So, now $a has an array of all possible (and then some) permutations of the factor's digits. We need to re-set $x to be our upper-bound of possible results by |sorting the digits in -descending order and -joining them back together. Obviously, no output value can be larger than this number.

We set our helper array $l to be an array of values that we've previously seen. Next, we're pulling out every value from $a (i.e., those permutations) that are prime, and enter a loop that is the biggest time sink of the whole program...

Every iteration, we're looping from 0 to our upper bound $x, incrementing by the current element $j. So long as the $i value we're considering is not a multiple of a previous value (that's the 0-notin($l|%{$i%$_}) section), it's a potential candidate for output. If we take the factors of $i, sort them, and they -equal $x, then add the value to the pipeline. At the end of the loop, we add our current element $j into our $l array for use next time, as we've already considered all those values.

Finally, we tack on |?{$_-ne$n} to pull out those that are not the input element. They're all left on the pipeline and output is implicit.


PS C:\Tools\Scripts\golfing> 2,4,8,15,16,23,42,117,126,204|%{"$_ --> "+(.\prime-factors-buddies $_)}
2 --> 
4 --> 
8 --> 
15 --> 53
16 --> 
23 --> 6
42 --> 74 146 161
117 --> 279 939 993 3313 3331
126 --> 222 438 674 746 1466 483 851 1679 1631
204 --> 782 2921 3266 6233 3791 15833 2951 7037 364 868 8561 15491 22547 852 762 1626 692 548 1268 2654 3446 2474 5462 4742 5426 4274 14426 6542 6434 14642

CJam, 26 23 bytes


Try it online


Concatenating two numbers always gives a bigger result than multiplying them. So the largest number we possibly need to consider is the largest number we can form from the digits of the input's prime factorisation, which is just all digits sorted in descending order. For the given numbers this upper bound is easily small enough that we can exhaustively check every number in range for whether it's a prime factor buddy:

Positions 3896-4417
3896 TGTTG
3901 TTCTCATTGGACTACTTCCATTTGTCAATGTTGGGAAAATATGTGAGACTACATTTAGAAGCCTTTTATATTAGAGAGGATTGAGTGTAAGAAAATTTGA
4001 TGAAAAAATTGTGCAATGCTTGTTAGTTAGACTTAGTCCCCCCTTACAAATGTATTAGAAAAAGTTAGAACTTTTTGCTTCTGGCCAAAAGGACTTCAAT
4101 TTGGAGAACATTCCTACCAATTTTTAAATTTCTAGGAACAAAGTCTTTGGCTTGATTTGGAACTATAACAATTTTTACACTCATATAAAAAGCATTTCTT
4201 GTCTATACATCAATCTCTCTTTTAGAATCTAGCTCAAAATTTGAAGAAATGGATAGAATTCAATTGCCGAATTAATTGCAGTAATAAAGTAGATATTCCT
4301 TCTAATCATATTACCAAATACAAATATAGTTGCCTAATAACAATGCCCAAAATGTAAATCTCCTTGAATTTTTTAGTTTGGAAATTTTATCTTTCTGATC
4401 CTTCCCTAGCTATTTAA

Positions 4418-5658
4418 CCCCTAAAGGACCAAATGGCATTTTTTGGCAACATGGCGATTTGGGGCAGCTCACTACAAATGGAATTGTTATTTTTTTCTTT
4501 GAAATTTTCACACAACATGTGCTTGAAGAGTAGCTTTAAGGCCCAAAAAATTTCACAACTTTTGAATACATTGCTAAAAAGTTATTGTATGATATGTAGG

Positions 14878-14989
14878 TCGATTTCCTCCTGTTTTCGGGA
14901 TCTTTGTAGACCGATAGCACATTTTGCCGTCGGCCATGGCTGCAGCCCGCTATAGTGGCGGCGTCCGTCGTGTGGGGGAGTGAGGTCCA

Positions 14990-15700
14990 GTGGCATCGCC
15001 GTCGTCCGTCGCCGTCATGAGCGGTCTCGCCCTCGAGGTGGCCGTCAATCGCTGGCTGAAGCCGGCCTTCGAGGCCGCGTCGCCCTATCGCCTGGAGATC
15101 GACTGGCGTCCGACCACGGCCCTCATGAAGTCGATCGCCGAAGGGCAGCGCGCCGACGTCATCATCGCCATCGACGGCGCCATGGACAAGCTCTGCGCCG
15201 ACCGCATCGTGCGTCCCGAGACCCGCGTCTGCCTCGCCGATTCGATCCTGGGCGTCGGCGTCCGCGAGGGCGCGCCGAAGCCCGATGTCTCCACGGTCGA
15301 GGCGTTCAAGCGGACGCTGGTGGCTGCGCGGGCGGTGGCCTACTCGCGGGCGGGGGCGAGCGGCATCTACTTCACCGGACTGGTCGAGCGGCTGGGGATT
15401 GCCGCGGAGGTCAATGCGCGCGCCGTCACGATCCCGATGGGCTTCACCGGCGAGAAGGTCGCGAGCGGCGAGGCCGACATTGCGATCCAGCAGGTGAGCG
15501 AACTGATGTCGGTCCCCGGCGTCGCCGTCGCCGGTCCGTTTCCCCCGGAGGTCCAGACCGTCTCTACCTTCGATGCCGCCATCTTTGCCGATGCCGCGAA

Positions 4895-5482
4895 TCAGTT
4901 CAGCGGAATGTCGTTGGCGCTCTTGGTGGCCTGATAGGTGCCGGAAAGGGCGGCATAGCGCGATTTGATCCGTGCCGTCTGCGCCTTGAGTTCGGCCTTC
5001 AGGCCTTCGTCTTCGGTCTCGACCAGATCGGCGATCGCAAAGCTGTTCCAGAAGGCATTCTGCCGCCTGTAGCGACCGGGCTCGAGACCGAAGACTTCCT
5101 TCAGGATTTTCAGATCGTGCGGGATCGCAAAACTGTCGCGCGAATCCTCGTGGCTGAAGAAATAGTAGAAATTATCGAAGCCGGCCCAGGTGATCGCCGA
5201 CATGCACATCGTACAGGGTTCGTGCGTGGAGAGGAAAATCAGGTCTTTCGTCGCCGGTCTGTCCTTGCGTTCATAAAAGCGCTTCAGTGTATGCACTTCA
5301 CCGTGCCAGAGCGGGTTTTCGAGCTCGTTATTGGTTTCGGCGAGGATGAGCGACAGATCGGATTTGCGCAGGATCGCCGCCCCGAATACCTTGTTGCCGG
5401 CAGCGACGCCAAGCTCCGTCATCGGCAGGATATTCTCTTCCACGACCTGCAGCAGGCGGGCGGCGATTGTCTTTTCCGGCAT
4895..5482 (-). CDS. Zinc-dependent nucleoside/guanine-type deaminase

_mf    e# Duplicate input N and get a list of its prime factors.
s$     e# Convert the list to a (flattened) string and sort it.
:X     e# Store this in X for later.
W%     e# Reverse it. This is now a string repesentation of the largest 
       e# possible output M.
i)     e# Convert to integer and increment.
{      e# Get a list of all integers i in [0 1 ... M] for which the following
       e# block gives a truthy result.
  mf   e#   Get list of prime factors of i.
  s$   e#   Get a sorted list of the digits appearing in the factorisation.
  X=   e#   Check for equality with X.
^      e# Symmetric set difference: removes N from the output list.

05AB1E, 17 bytes




Ò                  # Get the factorization with duplicates, e.g. [3, 3, 13]
 J                 # Join the array, e.g. 3313
  {©               # Sort and store in ©, e.g. 1333
    R              # Reverse the number, e.g. 3331. This is the upperbound for the range
     ƒ             # For N in range(0, a + 1), do...
      NÒ           # Push the factorization with duplicates for N
        J          # Join the array
         {         # Sort the string
          ®Q       # Check if equal to the string saved in ©
            N¹Ê    # Check if not equal to the input
               *   # Multiply, acts as a logical AND
                –  # If 1, print N

Uses the CP-1252 encoding. Try it online!